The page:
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Medicare requiring stronger outcomes evidence before agreeing to pay for new technology


Trend has implication for physicians, patients, and drug and device manufacturers

BOSTON – A new analysis shows that the Centers for Medicare and Medicaid Services (CMS) has been citing lack of evidence of improved health outcomes in its decisions about whether to provide coverage for new technology. Researchers from Tufts Medical Center and the Center for Medical Technology Policy (CMTP) discuss this trend in a perspective published in the New England Journal of Medicine this week.

The Tufts Medical Center-CMTP analysis shows that CMS has in fact followed the guidelines it issued for Medicare national coverage determinations (NCDs) in 2000. The data examined by the researchers suggest that the burden of proof of benefit is shifting, with the agency now beginning its assessments with the presumption that a technology will not be covered without strong evidence of outcomes for its relevant population. Medicare issues roughly 10-15 NCDs a year for technologies projected to have a major impact on care or for which an existing national policy requires updating.  The agency is increasingly citing the importance of clinical trials reporting outcomes that are meaningful to patients, in the memos it issues explaining its decisions.

“In our view, this is a positive and overdue step, but one whose rationale and likely consequences must be better understood by the medical community,” stated the co-authors, Peter Neumann of Tufts Medical Center and Sean Tunis of the Center for Medical Technology Policy.  “Expansions of access to health insurance under the health care reform legislation pending in Congress will almost certainly intensify the emphasis on more relevant and robust evidence.”

These changes have important implications for the medical community and the public.  Some physicians and other stakeholders may view these stricter evidentiary requirements as impeding access to new technology, or as part of a cost containment agenda.  Neumann and Tunis, however, argue that the changes are appropriate and necessary.  They write that both physicians and patients benefit from knowing which technologies are most likely to improve health.  By relying on outcomes data in deciding what services to cover, the agency is also ensuring that public dollars are spent wisely on services providing known benefits. By directing payment to technologies that demonstrate evidence of outcomes improvement, CMS will help provide incentives for research that collects and reports more relevant outcomes data, and that reflects the risks and benefits of services in a broad range of typical patients.  Increased federal funding for comparative effectiveness research should help support the production of this type of information.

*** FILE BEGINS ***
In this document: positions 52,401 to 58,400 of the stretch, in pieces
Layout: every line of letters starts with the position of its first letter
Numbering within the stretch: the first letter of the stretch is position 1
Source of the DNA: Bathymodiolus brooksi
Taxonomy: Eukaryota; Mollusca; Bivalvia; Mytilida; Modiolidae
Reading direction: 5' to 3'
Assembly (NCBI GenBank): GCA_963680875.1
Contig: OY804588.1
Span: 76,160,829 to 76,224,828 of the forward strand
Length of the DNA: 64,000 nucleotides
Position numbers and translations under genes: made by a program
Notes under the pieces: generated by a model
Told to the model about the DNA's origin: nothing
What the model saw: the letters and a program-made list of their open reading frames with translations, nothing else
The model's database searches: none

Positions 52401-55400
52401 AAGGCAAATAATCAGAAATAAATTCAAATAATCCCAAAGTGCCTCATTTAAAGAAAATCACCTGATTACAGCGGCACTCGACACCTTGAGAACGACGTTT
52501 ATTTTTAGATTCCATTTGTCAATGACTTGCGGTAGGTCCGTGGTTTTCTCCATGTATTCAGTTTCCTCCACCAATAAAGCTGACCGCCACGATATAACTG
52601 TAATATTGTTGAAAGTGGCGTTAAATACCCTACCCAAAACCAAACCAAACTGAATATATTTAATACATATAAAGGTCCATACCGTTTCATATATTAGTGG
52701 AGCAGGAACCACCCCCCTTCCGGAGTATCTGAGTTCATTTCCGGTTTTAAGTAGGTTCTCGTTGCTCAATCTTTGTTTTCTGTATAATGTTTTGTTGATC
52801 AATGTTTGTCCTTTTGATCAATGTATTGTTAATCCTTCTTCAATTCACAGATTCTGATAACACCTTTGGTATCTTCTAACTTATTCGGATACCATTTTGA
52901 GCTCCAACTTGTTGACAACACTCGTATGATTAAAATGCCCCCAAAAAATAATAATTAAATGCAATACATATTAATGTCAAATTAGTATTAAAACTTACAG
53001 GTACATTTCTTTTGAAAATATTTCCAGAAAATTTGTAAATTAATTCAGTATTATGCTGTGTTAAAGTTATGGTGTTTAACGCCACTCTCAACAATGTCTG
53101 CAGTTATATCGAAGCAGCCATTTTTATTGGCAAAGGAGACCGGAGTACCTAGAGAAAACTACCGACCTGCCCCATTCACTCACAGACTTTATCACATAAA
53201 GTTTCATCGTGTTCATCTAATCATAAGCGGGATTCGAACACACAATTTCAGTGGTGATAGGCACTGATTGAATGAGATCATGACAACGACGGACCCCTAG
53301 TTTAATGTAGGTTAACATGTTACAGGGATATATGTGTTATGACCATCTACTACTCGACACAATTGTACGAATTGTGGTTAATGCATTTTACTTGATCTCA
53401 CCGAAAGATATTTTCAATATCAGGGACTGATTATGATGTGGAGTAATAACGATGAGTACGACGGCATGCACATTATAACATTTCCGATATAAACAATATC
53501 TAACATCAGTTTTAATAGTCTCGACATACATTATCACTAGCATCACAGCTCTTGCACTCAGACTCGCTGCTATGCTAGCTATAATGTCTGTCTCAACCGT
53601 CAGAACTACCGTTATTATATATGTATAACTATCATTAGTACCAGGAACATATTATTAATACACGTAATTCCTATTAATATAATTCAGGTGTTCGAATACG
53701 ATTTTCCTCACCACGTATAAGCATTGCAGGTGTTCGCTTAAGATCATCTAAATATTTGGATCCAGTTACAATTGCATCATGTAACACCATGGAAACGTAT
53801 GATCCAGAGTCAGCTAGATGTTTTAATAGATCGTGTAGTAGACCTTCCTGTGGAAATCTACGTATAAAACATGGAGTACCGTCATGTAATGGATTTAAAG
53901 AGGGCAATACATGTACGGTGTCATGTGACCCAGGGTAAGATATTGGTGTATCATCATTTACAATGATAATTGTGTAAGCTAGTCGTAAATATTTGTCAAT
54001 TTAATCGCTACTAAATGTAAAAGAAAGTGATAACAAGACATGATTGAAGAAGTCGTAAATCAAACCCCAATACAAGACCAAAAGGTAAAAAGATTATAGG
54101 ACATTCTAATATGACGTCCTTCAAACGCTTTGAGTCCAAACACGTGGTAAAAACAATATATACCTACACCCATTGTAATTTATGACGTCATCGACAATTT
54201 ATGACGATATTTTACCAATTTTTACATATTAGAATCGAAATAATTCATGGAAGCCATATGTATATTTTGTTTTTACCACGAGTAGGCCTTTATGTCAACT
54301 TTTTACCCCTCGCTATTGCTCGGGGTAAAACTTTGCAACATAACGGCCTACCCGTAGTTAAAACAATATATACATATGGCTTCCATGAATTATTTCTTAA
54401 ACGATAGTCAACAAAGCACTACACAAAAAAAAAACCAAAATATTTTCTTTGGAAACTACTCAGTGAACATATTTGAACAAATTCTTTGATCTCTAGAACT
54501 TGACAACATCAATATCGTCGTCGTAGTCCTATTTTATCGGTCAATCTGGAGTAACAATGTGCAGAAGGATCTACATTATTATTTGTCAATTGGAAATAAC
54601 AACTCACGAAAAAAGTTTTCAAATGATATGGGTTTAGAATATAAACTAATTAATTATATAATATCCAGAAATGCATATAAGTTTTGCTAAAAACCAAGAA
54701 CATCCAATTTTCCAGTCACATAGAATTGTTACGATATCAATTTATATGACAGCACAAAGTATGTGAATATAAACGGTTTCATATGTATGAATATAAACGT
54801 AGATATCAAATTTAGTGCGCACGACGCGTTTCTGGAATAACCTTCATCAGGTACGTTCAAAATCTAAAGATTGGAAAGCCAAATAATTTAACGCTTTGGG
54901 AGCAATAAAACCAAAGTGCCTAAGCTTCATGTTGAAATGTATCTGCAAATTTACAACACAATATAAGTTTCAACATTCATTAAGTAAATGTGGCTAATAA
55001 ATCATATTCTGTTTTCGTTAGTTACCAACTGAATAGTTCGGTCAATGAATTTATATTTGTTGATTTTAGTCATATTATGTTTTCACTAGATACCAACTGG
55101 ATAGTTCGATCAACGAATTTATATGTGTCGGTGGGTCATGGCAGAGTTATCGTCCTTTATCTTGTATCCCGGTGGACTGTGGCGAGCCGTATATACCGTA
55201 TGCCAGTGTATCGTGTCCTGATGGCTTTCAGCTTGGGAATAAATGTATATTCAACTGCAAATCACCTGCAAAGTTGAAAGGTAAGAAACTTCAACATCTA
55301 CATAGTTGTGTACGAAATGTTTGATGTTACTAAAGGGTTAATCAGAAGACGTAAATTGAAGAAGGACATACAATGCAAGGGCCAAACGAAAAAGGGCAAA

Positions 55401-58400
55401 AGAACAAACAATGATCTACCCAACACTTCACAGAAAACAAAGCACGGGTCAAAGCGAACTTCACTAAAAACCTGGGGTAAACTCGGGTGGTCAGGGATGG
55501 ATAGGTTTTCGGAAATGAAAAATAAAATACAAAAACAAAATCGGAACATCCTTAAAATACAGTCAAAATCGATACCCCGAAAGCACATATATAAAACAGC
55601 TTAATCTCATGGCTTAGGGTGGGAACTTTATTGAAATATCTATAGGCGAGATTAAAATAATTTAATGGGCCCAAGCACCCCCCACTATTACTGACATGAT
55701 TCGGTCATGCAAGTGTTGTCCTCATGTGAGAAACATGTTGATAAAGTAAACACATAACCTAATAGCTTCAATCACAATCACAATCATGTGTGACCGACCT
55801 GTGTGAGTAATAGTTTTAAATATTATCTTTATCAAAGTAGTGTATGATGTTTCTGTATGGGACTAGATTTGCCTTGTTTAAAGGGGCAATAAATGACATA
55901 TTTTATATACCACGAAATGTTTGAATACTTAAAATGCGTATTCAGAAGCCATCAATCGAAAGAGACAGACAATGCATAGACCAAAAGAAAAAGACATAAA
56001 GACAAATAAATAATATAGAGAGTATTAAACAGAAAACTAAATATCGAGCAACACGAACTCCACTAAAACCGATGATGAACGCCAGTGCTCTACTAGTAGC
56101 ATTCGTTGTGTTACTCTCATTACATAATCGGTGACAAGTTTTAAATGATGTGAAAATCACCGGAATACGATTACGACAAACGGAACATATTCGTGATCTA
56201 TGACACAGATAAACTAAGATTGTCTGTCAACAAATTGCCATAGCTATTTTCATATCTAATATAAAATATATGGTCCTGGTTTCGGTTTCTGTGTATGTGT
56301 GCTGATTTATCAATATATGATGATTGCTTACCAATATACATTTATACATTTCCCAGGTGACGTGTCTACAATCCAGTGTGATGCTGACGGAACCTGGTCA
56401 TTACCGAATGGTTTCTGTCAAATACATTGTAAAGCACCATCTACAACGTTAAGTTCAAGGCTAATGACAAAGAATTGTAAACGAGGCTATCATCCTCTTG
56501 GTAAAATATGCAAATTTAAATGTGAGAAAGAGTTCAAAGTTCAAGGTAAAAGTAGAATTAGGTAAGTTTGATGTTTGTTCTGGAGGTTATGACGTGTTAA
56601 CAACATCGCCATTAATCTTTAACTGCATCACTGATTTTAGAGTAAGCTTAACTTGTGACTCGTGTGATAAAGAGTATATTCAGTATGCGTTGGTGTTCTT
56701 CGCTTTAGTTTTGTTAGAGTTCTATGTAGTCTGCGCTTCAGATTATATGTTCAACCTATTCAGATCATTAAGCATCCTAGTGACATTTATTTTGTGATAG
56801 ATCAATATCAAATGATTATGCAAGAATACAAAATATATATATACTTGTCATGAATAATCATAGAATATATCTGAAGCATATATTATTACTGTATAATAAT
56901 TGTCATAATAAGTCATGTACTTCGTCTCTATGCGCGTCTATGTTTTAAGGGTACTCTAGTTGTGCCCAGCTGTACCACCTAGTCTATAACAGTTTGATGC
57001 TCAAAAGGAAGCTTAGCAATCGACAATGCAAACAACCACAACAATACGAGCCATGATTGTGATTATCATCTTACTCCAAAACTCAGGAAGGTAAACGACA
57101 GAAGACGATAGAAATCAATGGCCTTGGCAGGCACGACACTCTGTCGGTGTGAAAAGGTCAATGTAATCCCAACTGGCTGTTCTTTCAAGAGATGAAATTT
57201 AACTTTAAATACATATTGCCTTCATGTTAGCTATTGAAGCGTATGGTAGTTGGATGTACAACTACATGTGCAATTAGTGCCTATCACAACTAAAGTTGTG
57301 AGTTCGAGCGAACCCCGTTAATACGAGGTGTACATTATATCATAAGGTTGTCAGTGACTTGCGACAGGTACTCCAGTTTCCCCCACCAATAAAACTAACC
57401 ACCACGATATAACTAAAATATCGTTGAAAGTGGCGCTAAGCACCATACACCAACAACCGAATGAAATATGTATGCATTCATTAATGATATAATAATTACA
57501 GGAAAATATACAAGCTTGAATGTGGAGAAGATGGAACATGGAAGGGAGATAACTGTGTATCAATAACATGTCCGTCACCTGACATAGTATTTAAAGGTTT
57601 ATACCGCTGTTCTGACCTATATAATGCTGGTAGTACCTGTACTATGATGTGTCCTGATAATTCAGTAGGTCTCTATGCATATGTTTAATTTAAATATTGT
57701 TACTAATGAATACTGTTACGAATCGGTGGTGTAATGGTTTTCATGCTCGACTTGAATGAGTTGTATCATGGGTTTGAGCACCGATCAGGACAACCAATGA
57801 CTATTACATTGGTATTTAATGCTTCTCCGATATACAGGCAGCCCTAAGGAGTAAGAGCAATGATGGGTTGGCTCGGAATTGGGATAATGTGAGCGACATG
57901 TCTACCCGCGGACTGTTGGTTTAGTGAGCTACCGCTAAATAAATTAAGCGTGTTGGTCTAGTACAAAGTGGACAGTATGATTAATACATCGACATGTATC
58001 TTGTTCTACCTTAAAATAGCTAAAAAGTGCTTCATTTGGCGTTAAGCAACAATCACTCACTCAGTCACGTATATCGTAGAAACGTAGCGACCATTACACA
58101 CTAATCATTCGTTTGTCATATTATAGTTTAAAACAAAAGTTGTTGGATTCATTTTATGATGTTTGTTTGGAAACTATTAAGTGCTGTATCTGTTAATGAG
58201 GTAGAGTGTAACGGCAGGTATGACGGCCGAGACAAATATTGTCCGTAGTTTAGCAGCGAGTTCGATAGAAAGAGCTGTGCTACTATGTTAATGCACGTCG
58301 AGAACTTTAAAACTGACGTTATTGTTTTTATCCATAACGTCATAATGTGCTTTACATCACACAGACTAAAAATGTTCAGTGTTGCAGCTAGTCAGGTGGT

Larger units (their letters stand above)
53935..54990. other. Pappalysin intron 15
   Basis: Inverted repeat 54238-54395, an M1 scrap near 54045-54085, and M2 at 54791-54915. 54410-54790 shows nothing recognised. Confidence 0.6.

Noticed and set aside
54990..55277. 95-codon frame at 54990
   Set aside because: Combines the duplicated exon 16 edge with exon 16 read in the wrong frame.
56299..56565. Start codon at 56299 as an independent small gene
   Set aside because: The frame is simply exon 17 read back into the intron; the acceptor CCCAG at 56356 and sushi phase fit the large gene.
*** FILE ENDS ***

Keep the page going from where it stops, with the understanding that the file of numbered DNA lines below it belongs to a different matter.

About Tufts Medical Center and Floating Hospital for Children

Tufts Medical Center is an exceptional, not-for-profit, 415-bed academic medical center that is home to both a full-service hospital for adults and Floating Hospital for Children. Conveniently located in downtown Boston, the Medical Center is the principal teaching hospital for Tufts University School of Medicine. Floating Hospital for Children is the full-service children's hospital of Tufts Medical Center and the principal pediatric teaching hospital of Tufts University School of Medicine. Tufts Medical Center is affiliated with the New England Quality Care Alliance, a network of more than 1,800 physicians throughout Eastern Massachusetts. For more information, please visit

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